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Let $X$ be a locally finite type $k$-scheme. Let $p$ be a closed point. We define the dimension of $X$ at $p$ to be the largest dimension of an irreducible component of $X$ that contains $p$, denoted $\dim_p X$. Then the function $\phi:p \mapsto \dim_p X$ is upper semicontinuous. To see this it is enough to show that for $n$ any positive integer $\phi^{-1}[0, n)$ is an open set. Indeed, $\phi^{-1}[0, n)$ is just the set of closed points of $X$ minus those closed points that lie on irreducible components of dimension $\ge n$. If there are finitely many such irreducible components their union is a closed set and the inverse image is open. But what if there are infinitely many of them? (Reference: Definition 11.2.I, Vakil November 2017)

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  • $\begingroup$ Doesn't locally finite type imply only finitely many irreducible components through any point? $\endgroup$ – Mohan Oct 2 '19 at 13:11
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Lemma: For any point $x$ in any locally noetherian scheme $X$, there exists a neighborhood of $x$ which intersects only finitely many irreducible components of $X$.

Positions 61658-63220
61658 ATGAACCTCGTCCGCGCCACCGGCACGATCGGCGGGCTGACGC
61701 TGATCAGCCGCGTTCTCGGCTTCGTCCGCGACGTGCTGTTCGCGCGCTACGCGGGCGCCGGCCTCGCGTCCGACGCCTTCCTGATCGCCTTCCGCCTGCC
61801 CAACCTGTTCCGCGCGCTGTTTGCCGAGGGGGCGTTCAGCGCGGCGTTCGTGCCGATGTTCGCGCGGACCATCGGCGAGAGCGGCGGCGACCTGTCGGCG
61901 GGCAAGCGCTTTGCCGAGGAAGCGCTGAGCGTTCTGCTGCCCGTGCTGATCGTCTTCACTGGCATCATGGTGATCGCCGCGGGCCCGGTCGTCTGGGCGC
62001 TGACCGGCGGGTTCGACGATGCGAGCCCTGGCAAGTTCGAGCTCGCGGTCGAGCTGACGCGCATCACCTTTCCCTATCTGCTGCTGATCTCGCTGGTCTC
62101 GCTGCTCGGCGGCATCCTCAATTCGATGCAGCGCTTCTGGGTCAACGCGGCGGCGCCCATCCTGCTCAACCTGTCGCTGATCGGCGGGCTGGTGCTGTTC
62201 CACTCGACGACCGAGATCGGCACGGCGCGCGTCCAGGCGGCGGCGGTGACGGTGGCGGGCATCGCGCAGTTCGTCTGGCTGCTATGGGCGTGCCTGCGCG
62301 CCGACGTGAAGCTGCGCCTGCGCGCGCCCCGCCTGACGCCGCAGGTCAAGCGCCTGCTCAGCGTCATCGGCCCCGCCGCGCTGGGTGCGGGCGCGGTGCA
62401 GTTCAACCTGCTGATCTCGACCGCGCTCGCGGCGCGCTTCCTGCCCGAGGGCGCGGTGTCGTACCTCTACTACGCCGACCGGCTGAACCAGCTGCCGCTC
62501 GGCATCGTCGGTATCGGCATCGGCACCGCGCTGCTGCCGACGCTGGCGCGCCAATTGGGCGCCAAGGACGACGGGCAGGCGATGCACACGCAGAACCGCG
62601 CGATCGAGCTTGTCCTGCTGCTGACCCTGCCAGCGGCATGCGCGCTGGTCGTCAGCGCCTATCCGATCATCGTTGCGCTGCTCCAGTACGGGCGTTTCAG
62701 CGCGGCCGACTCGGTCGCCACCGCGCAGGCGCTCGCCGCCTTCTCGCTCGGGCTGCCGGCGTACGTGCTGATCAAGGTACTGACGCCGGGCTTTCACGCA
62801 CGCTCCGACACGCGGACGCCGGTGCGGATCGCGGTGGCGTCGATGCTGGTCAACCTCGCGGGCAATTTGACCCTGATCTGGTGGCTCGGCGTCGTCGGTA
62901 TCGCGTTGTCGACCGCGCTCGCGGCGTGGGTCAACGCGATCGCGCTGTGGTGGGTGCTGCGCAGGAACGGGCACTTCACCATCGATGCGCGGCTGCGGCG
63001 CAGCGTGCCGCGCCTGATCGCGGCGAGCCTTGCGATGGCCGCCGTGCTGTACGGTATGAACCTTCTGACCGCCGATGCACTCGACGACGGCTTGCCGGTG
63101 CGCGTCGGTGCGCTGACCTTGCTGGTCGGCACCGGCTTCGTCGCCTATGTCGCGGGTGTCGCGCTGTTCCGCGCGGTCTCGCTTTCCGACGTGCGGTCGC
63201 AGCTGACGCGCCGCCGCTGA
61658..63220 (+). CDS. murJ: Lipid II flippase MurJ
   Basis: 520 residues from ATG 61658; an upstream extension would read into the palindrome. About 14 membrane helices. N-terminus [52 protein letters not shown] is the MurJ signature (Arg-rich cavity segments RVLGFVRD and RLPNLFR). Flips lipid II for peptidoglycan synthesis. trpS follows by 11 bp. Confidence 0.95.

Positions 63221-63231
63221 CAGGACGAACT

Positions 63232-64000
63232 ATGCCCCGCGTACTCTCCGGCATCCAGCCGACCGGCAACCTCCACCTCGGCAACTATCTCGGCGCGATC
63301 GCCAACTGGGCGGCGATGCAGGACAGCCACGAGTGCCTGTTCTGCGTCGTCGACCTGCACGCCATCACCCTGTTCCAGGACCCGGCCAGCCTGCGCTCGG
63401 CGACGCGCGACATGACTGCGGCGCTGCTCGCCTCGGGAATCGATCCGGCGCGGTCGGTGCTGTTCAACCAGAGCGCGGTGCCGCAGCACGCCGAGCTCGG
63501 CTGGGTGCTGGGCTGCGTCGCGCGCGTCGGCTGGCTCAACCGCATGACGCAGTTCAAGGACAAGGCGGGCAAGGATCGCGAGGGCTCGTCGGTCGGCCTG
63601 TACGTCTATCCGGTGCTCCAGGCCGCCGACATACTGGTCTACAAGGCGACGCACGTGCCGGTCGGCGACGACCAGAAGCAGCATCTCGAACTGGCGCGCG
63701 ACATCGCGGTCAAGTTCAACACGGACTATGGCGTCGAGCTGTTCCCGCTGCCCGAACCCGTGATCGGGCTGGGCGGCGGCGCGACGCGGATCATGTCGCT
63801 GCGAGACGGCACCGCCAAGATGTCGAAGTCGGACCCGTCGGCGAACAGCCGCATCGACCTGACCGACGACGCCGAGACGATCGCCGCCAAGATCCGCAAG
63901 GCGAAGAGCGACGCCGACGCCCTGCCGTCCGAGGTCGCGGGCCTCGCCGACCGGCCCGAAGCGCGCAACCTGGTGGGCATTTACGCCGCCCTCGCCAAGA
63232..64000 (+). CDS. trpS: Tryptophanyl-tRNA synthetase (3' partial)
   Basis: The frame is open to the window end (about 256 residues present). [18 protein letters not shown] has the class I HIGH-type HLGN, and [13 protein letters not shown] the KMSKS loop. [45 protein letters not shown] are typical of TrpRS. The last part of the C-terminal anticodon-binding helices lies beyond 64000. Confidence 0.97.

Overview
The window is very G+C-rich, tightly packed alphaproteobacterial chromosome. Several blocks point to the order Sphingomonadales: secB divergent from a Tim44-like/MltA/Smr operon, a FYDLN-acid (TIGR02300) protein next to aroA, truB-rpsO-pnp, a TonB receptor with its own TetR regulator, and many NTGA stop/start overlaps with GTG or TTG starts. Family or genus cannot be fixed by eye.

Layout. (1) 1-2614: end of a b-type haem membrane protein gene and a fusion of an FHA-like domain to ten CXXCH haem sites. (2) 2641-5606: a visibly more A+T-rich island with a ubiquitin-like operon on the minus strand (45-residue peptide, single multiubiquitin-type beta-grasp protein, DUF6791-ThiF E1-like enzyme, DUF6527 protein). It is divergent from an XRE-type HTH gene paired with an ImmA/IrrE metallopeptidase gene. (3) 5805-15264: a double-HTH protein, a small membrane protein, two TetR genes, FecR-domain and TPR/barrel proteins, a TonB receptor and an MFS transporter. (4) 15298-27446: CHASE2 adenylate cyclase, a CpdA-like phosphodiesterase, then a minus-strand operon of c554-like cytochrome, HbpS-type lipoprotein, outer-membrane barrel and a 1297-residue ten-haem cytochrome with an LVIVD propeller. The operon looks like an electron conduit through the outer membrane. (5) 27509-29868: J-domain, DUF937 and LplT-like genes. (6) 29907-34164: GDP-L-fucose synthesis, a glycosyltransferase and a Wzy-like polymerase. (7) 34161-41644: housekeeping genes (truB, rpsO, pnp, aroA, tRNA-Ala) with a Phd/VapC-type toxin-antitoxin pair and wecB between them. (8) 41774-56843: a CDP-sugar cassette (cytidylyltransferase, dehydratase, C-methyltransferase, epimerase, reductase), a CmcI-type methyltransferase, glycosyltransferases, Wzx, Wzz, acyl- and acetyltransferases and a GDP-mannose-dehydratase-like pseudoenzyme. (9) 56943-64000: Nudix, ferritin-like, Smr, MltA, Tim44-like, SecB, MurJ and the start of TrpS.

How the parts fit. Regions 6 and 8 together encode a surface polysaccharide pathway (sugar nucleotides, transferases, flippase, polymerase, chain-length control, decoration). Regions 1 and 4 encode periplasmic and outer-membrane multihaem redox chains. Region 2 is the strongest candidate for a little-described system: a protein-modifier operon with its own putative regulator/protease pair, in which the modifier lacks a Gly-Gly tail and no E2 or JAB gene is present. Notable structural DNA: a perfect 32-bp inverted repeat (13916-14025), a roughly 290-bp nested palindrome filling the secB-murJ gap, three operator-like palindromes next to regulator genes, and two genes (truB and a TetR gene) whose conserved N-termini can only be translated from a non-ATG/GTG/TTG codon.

Proof: Take a noetherian affine open neighborhood $U$ of $x$. As $\mathcal{O}_X(U)$ is a noetherian ring, it has finitely many minimal primes, so $U$ has finitely many irreducible components. As every irreducible component of $X$ intersects $U$ in an irreducible component or misses $U$ entirely, we have the claim.

To apply this to the situation at hand, $X$ is locally noetherian as any scheme locally of finite type over a locally noetherian scheme is again locally noetherian. So there's a neighborhood of $p\in X$ which only has finitely many irreducible components, so only finitely many of them can meet $p$ and your problem is solved.

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